Human Resources and Security Specialists should use this tool to determine the correct investigation level for any covered position within the U.S. Federal Government.
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Then you are probably in the right retirement plan. Remember that most employees are in the right retirement plan. If you're still not sure, ask your Human Resources office to review your employment records to make sure you are in the right retirement plan.
No. Whether you are retiring (with a corrected or uncorrected retirement coverage error) or leaving government service, FERCCA has no bearing on your eligibility under the VSIP.
If you currently work for the Federal Government, you should contact your Human Resources office for help. Your agency has all of your employment records and can verify whether your retirement coverage is correct. Please don't contact OPM as we normally don't receive your employment records until you separate from the Government.
If you are a separated employee, retiree, or survivor of an employee who was in the wrong retirement plan, contact OPM on 1-888-767-6738.
No. Once an employee is correctly placed under FERS (except those employees who were erroneously put in CSRS/Offset and were already corrected to FERS), the individual will always have FERS coverage in the future, unless excluded from retirement coverage because of the nature of the appointment.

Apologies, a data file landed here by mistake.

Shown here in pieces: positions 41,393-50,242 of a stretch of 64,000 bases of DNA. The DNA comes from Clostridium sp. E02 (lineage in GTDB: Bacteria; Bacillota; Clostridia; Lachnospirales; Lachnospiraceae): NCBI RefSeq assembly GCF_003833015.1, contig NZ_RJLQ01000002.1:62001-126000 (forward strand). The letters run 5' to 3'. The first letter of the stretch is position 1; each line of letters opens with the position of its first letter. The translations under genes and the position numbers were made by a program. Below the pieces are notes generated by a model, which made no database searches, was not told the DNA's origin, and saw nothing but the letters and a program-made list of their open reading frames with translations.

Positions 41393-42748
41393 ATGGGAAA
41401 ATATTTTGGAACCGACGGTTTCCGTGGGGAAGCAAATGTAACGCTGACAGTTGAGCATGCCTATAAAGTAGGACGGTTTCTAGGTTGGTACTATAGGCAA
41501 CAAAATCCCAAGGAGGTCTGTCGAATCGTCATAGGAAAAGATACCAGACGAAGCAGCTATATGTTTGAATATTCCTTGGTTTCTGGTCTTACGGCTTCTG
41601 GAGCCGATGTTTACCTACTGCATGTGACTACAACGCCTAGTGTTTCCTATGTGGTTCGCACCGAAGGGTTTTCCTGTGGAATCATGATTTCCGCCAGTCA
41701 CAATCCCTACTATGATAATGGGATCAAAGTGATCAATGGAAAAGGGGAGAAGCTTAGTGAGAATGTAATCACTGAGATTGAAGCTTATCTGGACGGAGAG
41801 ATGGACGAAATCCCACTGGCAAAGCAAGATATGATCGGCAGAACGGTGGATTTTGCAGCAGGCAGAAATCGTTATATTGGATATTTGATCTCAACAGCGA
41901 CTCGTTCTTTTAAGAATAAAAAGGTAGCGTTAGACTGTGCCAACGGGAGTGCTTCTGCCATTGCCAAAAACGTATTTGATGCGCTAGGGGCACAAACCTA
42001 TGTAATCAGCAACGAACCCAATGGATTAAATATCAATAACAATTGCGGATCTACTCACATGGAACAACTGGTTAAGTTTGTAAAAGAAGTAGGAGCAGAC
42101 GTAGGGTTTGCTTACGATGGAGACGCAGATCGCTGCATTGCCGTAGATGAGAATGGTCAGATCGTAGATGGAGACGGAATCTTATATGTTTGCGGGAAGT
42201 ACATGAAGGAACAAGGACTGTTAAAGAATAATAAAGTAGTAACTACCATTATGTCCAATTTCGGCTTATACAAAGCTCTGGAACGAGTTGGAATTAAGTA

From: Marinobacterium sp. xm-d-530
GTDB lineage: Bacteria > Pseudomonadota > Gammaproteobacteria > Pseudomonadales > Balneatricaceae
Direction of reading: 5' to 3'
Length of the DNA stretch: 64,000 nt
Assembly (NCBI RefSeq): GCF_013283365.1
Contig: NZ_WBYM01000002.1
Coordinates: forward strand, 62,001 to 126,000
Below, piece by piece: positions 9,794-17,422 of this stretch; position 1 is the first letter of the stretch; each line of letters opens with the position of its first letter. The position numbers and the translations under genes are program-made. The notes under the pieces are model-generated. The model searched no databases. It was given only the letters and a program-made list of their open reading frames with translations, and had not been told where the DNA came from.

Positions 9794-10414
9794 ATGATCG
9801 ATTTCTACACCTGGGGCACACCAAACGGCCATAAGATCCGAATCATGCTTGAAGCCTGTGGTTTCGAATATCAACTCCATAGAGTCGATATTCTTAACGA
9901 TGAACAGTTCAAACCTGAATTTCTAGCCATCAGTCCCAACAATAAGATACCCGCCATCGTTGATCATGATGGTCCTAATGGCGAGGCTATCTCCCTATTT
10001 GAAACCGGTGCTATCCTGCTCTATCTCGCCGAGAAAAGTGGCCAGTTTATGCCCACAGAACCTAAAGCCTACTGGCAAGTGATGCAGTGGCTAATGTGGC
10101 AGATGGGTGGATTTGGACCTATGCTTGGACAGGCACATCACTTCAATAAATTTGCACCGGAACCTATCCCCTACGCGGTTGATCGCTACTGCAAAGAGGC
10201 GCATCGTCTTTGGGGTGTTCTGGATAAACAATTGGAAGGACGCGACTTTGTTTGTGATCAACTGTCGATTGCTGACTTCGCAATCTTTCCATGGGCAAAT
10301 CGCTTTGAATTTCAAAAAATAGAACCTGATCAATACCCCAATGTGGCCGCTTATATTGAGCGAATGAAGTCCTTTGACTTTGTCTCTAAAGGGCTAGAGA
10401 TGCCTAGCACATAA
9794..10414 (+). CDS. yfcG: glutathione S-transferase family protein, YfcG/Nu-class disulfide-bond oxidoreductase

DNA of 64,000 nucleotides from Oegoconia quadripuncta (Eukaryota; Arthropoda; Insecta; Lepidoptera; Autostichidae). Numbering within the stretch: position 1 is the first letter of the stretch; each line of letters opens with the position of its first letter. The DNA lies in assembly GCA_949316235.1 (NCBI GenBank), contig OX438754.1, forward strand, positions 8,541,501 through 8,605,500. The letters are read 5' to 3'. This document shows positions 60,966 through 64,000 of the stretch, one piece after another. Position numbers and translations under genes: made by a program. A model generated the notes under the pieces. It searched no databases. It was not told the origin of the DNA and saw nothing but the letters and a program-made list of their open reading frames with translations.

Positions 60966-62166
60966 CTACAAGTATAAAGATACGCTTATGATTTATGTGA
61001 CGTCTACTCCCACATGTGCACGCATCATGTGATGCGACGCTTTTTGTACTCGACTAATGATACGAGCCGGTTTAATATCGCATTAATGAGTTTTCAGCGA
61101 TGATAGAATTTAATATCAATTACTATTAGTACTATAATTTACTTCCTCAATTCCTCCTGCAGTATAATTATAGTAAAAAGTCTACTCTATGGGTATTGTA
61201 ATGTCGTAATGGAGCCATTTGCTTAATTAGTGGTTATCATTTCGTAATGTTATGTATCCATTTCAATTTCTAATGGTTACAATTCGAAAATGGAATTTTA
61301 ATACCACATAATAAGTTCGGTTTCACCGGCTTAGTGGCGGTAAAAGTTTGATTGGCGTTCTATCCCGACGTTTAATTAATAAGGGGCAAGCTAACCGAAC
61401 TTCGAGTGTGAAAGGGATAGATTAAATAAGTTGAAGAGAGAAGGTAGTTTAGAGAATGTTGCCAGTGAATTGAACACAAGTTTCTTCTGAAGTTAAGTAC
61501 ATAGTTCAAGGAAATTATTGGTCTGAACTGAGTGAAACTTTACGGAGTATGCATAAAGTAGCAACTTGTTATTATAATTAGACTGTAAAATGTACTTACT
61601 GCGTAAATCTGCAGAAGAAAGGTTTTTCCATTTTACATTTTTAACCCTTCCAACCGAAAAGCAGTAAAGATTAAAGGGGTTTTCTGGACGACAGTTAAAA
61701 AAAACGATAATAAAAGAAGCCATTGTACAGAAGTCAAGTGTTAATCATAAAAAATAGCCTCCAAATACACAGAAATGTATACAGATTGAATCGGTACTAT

Social Security benefits are based on earnings averaged over most of a worker's lifetime. Your actual earnings are first adjusted or "indexed" to account for changes in average wages since the year the earnings were received. Then the Social Security Administration calculates your average monthly indexed earnings during the 35 years in which you earned the most. The Social Security Administration applies a formula to these earnings and arrives at your basic benefit, or "primary insurance amount" (PIA). This is the amount you would receive at your full retirement age.
As you can see from the above, the benefit computation is complex and there are no simple tables that we can give you that will tell you how much you will receive. However, there are several ways you can find out how your Social Security retirement benefit is figured:
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